Крошка-Картошка / Kroshka-Kartoshka
Пр. Вернадского, kiosk (one of many around Moscow)
Meals for ~60-200 Rubles/ ~$2-$6
I’m only a couple of weeks into my program, and SRAS has already provided two lovely tours for its Moscow students. However, as there is much to see in Moscow and as it is a “walking city,” the hours of exploring have always worked up quite an appetite in me. After the first tour I was headed back to my homestay on Prospekt Vernadskovo near the university and saw the green Kroshka Kartoshka kiosk.
On that first occasion, I ordered a Tost Kurinny (toasted chicken sandwich) and since then, every time I pass, it has called to me with its greasy goodness. It has become my guilty pleasure here in Moscow. After our second tour, I could almost see the personification of my stomach, on his knees with his hands folded and begging, yes begging for something to eat, in front of my fatigued and faltering eyes. Thus there was only one thing on my mind: a meal of Kroshka Kartoshka in the comfort of my host’s home.
Kroshka Kartoshka was one of Russia’s first successful fast food establishments – and has largely flourished mostly thanks to the simplicity and delectability of their concept. The name translates to “Little Spud” and they specialize in stuffed baked potatoes: simple, cheap and filling. They have since expanded their offerings to toasted sandwiches and some their new permanent locations (they have traditionally done kiosks, but now have a few actual “restaurants” as well), offer soup and other menu items.
On the front counter in plain view of the customer are all the fixins: meat assortments, various sauces of the dairy variety, veggie mixes, fried onions, and more. You automatically get a healthy slab of butter and a scoop of cheese with every potato, and on top of that I added a veggie mix of sauteed mushrooms and diced peppers, a thick cream sauce, and the little fried onion chips. The basic potato of just butter and cheese is 68 rubles, and you then pay a few extra (between about 15-30) for each toping, but they are worth it.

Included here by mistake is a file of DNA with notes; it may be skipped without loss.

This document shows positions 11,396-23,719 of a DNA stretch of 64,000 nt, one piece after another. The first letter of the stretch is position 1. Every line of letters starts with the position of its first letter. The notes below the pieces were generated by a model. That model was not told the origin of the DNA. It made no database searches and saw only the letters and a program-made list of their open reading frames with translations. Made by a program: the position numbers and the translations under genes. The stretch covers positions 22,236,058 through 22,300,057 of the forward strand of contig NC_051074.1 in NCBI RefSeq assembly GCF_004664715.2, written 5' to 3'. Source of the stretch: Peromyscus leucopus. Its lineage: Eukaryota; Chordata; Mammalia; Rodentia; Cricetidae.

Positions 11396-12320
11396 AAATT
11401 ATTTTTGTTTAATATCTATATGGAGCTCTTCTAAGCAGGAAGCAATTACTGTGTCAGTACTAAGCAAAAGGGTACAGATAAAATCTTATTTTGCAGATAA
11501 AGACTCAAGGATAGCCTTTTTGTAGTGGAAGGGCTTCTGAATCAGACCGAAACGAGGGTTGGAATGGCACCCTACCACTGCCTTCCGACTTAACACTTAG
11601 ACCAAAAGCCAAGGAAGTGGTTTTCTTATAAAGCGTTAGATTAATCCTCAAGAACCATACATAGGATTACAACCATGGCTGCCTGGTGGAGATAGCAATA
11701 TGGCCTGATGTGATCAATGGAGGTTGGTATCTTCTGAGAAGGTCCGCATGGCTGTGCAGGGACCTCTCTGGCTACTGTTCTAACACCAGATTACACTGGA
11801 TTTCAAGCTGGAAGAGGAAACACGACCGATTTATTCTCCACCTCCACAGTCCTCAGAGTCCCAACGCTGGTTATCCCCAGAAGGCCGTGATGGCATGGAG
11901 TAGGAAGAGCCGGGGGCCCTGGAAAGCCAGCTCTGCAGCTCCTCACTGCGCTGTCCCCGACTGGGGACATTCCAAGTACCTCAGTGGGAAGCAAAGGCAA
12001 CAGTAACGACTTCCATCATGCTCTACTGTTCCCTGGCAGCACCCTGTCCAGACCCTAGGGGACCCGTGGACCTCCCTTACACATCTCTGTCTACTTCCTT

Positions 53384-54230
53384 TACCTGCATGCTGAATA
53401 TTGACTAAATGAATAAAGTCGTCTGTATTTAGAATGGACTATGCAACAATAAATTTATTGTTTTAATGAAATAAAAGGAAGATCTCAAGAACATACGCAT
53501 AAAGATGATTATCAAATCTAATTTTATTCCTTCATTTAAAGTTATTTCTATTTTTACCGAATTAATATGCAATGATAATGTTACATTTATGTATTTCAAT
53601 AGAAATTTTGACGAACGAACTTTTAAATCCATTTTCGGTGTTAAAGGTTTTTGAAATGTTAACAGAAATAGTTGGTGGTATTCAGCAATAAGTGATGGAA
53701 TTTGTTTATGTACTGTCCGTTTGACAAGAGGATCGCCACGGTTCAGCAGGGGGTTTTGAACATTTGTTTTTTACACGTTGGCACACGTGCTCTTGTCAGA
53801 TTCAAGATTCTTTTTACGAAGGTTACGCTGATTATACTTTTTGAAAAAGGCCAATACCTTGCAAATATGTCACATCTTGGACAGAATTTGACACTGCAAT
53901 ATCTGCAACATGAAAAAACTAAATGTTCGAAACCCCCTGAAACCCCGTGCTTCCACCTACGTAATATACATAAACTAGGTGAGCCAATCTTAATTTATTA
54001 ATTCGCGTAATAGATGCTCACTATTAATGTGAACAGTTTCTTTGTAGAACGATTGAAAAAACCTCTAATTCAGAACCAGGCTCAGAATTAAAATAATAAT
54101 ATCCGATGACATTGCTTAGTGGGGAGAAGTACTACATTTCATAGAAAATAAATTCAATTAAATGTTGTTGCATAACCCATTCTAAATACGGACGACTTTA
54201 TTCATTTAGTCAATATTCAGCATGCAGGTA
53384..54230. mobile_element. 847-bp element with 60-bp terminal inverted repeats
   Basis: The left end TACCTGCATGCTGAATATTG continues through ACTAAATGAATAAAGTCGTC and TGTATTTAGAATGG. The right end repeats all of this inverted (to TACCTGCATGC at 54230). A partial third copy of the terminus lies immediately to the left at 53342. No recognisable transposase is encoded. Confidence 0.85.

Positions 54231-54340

I also asked for the Tost Myasny (toasted mean sandwich), such a sandwich being my usual staple. The bread is toasted to golden perfection, two small meat patties and a cream sauce constituting the substance of the sandwich. The “tost” offerings are a good six to seven inches long – a hefty hunk of food considering the price (68 rubles).
Right as I arrived home, the rain started coming down hard. I don’t know if I would have preferred to experience my first rain in Moscow any other way than devouring a hearty meal while surveying the wet world outside.
As I said, this is definitely my guilty pleasure. I’m really not a fast food type of guy, but I can’t think of anywhere in the states (at least in California) where you can get a baked potato with those delightful Russian fixings. Wendy’s has potatoes of course, but they never really fit my fancy. The Russia version is so much more filling and the topping more diverse. So on a chilly day when you’re hungry and want to take something home, Koshka Kartoshka is a wonderful choice…but you may want to space out your visits as it’s a meal your taste buds will greatly appreciate, while your heart may not.
For groups and faculty-led tours, Kroshka Kartoshka might be a possibility, especially if you happen on a location that has some outside seating at a park. However, for large tours, it might be time consuming to file everyone through, especially if there is, as happens sometimes, only one person behind the counter (sometimes are as many as three, though, in which you’d be in and out in no time).